• SQL = Sales qualified lead.
  • SAL = Sales accepted lead.
  • PPC = Pay-per-click.
  • SEO = Search engine optimization.
  • DPS = Double page spread.

The sales and content marketing funnel


Grab attention: TOFU

At the widest part of the content marketing funnel is TOFU (top of the funnel content). This is content that appeals to a broad universe of prospects — everyone with the business pain your product or service solves. Essentially, TOFU is designed to create as much awareness as possible. Think of this as flirty texting. Types of content here include: thought leadership blogs, infographics, articles, and SlideShares. Content will address the pain points and objectives but be centered around the big themes.

The goal is that even people not ready to embark on your customer journey will find it useful, interesting, or intriguing (preferably all three). TOFU content is often short and snackable, but it can also be longform and in-depth (your agency will ascertain what is best for you). The point is to fish where the big fish are. Note here that we don’t mention your product or service; we’re attracting the prospect who isn’t ready to buy yet. (Get ‘em early.)

So what are great themes for TOFUs? Well, what makes BuzzFeed and Mashable so successful? 5 Ways to Do This; 3 Things to Remember When You Do That. We’re casting a broad net, so don’t worry if it seems to appeal to an audience wider than you expected. You’re building goodwill and making friends — early.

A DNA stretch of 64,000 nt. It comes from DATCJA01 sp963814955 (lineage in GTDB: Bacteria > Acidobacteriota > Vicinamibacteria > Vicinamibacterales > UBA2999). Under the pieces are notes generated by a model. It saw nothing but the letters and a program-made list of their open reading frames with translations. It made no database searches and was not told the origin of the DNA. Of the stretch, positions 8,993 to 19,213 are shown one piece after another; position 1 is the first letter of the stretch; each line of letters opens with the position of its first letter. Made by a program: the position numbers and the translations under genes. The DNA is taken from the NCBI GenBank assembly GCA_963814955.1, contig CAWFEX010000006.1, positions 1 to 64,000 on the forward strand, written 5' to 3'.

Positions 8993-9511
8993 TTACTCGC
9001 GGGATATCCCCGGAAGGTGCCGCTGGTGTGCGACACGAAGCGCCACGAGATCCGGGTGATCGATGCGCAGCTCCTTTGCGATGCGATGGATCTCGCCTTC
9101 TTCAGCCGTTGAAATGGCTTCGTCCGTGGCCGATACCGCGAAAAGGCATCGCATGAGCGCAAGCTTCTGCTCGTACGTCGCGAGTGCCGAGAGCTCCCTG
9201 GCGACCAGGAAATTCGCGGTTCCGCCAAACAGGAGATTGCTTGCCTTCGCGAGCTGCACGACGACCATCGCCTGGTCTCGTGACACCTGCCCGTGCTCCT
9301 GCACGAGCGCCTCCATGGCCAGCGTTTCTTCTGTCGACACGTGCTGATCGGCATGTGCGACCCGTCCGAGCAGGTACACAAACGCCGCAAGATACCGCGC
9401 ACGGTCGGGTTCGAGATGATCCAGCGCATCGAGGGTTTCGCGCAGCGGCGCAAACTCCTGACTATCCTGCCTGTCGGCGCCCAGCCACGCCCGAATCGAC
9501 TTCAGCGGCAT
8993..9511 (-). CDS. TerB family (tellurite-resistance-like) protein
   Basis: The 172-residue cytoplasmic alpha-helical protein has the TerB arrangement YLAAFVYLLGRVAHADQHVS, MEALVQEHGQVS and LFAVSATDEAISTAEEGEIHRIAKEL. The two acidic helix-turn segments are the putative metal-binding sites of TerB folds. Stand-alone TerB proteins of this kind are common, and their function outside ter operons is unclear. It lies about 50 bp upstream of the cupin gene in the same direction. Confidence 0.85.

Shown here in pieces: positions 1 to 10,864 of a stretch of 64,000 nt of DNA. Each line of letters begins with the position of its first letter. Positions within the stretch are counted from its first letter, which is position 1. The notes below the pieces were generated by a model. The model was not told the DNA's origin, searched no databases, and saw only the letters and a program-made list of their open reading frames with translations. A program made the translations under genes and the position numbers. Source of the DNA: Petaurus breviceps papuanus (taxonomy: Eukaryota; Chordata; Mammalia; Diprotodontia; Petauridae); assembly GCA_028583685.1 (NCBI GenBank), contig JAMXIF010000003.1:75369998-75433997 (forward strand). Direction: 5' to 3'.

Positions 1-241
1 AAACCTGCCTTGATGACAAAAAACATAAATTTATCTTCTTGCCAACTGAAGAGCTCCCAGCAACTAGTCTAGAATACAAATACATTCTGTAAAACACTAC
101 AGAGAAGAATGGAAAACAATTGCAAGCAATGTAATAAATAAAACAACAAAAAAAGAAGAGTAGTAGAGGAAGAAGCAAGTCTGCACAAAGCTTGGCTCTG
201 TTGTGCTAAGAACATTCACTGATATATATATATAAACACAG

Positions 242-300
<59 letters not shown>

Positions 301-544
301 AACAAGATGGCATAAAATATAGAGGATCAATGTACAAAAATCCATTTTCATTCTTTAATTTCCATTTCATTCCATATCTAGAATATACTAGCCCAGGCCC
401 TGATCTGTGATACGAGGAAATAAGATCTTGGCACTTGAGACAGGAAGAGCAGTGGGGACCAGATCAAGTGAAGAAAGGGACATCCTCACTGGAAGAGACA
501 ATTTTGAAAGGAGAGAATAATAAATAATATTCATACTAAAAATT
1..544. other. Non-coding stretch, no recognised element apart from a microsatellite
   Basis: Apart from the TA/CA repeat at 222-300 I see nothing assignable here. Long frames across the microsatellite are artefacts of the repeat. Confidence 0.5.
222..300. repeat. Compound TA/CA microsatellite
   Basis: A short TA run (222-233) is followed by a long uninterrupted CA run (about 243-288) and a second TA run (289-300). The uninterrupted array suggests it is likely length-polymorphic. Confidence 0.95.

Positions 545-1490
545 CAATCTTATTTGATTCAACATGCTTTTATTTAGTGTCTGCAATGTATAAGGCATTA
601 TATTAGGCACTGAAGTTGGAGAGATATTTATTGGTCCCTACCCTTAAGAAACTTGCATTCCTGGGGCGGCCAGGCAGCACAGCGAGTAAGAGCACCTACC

Build their interest: Consideration and conversion

The goal of consideration content is to make prospects super interested in you. Think of this as a first date. This is where the prospect will convert on a landing page. Content types we will use here: playbooks, webinars. Content here will talk about objectives and pain points in detail and showcase your understanding.

When your prospect has been interested by a helping or two of TOFU, they’ll be directed towards consideration content to convert. The audience is tightening at this point: they’re people with a genuine business pain and actively interested in ways of solving it. The content here is building interest in you as the solution.


Create the desire: MOFU

You know they’re interested, but you need to show some more love to really create the desire. MOFU content is the second date. Content types used here include: videos, eGuides, and one-sheets. Content here will show you’re the know-it-all. You’ve got the solution they need.

While consideration content creates interest, MOFU creates the desire by getting a bit dirtier with solutions. It may talk about outcomes of applying a certain new methodology, or introduce how you solve a pain with a specific methodology, to get them thinking about approaches that may be new to them. It’ll often use a left-field idea or provide a refreshing angle on the problem. One that captures their attention and sticks in their minds. Remember, this isn’t hard-sell; it’s persistent pull. The decision to continue on the customer journey must be theirs. All MOFU does is make it easier.

Influence action: BOFU

Go on, close the deal. You’ve got this. BOFU content tends to come in the form of case studies, audits, calculators, and sales sheets. Content here will show your service offering is the right choice; using evidence-based content to justify its value.